“It’s good to get that run support,” said Lannan, who is 1-2 in six starts with the Phils. “It forced me to pound the zone.”

The Phils’ biggest offensive night of the season came with their highest-paid hitter, Ryan Howard, sitting on the bench (see story). He must have felt like the guy who called in sick the day the folks at the office chipped in and bought the winning Power Ball ticket.

Howard will sit again Saturday as he tries to clear his head and stay away from one of those left-handed starters that have given him fits. Howard will return to the lineup Sunday. By then we’ll have an idea whether Friday night’s one-sided win was a streak-builder for the Phils or an aberration.

Phillies trade Carlos Ruiz to Dodgers

Phillies trade Carlos Ruiz to Dodgers

Jimmy Rollins. Then Chase Utley. Now Carlos Ruiz.

Thursday closed another chapter of the Phillies' golden era.

Ruiz, the Phillies' catcher since 2006, has been traded to the Dodgers (along with cash) for catcher A.J. Ellis, right-hander Tommy Bergjans and a player to be named later.

Rollins was dealt to the Dodgers in December 2014. Utley, still with Los Angeles, was traded to the Dodgers in August 2015.

Ryan Howard is now the lone leftover from the Phillies' 2008 world champion club.

(More coming...)

MLB Notes: Miami Marlins acquire Jeff Francoeur from Atlanta Braves

MLB Notes: Miami Marlins acquire Jeff Francoeur from Atlanta Braves

MIAMI -- A person familiar with the deal says the Miami Marlins have acquired outfielder Jeff Francoeur from Atlanta in a three-team trade.

The person spoke to The Associated Press under condition of anonymity Wednesday night because the trade hadn't been announced.

The Texas Rangers also were part of the trade. Francoeur was the only major leaguer involved.

Miami is contending for an NL wild-card spot and isn't sure whether star outfielder Giancarlo Stanton will return this season from a severe groin strain.

Francoeur was hitting .249 with seven home runs and 33 RBIs in 99 games for the Braves. The 32-year-old plays left field and right field and is known for a strong arm.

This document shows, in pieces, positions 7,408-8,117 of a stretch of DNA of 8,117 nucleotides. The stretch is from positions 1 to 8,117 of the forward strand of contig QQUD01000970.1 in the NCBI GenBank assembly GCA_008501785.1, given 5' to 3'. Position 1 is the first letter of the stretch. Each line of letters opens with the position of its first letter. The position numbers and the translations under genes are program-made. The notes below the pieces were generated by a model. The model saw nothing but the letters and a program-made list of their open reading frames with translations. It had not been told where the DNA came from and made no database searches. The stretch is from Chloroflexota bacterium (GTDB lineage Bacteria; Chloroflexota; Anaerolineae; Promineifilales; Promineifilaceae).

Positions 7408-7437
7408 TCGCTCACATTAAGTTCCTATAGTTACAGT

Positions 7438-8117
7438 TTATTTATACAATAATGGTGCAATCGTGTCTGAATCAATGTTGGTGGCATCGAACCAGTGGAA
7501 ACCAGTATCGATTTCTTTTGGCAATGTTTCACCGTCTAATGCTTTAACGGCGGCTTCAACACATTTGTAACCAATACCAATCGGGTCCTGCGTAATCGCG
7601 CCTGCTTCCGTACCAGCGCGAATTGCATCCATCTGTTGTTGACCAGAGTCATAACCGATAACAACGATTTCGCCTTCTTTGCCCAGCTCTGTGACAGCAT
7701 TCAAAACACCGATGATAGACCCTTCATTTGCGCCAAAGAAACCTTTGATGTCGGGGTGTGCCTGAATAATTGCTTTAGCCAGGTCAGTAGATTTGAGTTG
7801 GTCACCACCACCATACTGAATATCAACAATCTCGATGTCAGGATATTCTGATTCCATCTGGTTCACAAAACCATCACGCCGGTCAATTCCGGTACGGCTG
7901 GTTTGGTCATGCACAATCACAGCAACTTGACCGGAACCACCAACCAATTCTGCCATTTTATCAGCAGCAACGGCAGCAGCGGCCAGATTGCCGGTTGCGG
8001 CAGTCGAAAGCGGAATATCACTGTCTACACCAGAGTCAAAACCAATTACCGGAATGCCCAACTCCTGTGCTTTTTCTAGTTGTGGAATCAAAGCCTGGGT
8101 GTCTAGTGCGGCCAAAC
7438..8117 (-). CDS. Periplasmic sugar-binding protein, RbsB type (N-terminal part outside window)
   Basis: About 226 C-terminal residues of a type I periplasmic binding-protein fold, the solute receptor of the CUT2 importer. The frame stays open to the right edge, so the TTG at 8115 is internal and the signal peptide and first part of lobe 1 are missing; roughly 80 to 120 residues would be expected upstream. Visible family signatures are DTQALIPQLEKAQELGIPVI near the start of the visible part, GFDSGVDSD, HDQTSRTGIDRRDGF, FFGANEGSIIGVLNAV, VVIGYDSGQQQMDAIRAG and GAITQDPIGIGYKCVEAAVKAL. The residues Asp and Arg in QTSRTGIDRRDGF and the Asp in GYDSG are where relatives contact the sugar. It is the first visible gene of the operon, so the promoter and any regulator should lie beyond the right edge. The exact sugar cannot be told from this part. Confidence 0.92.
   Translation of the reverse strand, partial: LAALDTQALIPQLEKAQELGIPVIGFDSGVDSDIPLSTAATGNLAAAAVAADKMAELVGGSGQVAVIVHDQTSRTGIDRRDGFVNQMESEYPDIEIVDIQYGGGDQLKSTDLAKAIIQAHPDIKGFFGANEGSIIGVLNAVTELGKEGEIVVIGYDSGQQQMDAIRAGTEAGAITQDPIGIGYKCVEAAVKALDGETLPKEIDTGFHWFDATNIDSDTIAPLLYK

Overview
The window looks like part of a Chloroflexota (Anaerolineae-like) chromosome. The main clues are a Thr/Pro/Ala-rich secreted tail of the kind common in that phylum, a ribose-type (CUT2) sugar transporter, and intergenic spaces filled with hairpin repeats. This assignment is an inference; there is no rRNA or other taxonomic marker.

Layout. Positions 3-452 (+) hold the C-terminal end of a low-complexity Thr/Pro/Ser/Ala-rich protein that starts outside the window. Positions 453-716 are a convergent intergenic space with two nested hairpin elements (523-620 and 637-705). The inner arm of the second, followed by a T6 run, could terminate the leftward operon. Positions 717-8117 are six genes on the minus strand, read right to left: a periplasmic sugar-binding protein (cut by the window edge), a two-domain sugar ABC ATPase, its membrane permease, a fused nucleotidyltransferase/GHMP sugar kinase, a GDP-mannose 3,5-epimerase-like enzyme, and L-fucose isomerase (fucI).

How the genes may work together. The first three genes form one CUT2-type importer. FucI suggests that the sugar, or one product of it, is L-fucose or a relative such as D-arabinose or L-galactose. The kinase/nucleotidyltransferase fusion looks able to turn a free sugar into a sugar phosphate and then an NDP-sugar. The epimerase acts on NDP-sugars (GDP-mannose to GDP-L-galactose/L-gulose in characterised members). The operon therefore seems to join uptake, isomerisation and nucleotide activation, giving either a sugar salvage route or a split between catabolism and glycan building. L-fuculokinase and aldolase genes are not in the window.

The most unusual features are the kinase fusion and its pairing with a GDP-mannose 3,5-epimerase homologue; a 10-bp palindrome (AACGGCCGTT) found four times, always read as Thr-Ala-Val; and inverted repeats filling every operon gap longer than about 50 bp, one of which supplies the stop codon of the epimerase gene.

Nationals acquire lefty reliever Marc Rzepczynski from Athletics
WASHINGTON -- The Washington Nationals have acquired left-handed reliever Marc Rzepczynski from the Oakland Athletics for minor league infielder Max Schrock.

The A's also sent cash to Washington as part of the trade announced Thursday.

Rzepczynski gives the Nationals another lefty out of the bullpen since trading Felipe Rivero and putting Sammy Solis on the disabled list. He is 1-0 with a 3.00 ERA in 56 appearances this season for Oakland.

The 32-year-old joins the sixth team of his major league career. It was not clear if he'd be available for Washington's game Thursday night against the Baltimore Orioles.

The 21-year-old Schrock was a 13th-round pick in 2015.

Red Sox place rookie Benintendi on 15-day DL with knee sprain
ST. PETERSBURG, Fla.  -- The Boston Red Sox have placed rookie left fielder Andrew Benintendi on the 15-day disabled list with a left knee sprain.

Benintendi was hurt in the seventh inning of a 4-3 loss in 11 innings to Tampa Bay on Wednesday night. He tried to avoid a tag while running toward second base, but was tagged out on a double play.

Red Sox manager John Farrell says team doctors are evaluating the results of an MRI exam on Thursday. He says the severity of the injury isn't clear and will be "determined after the review."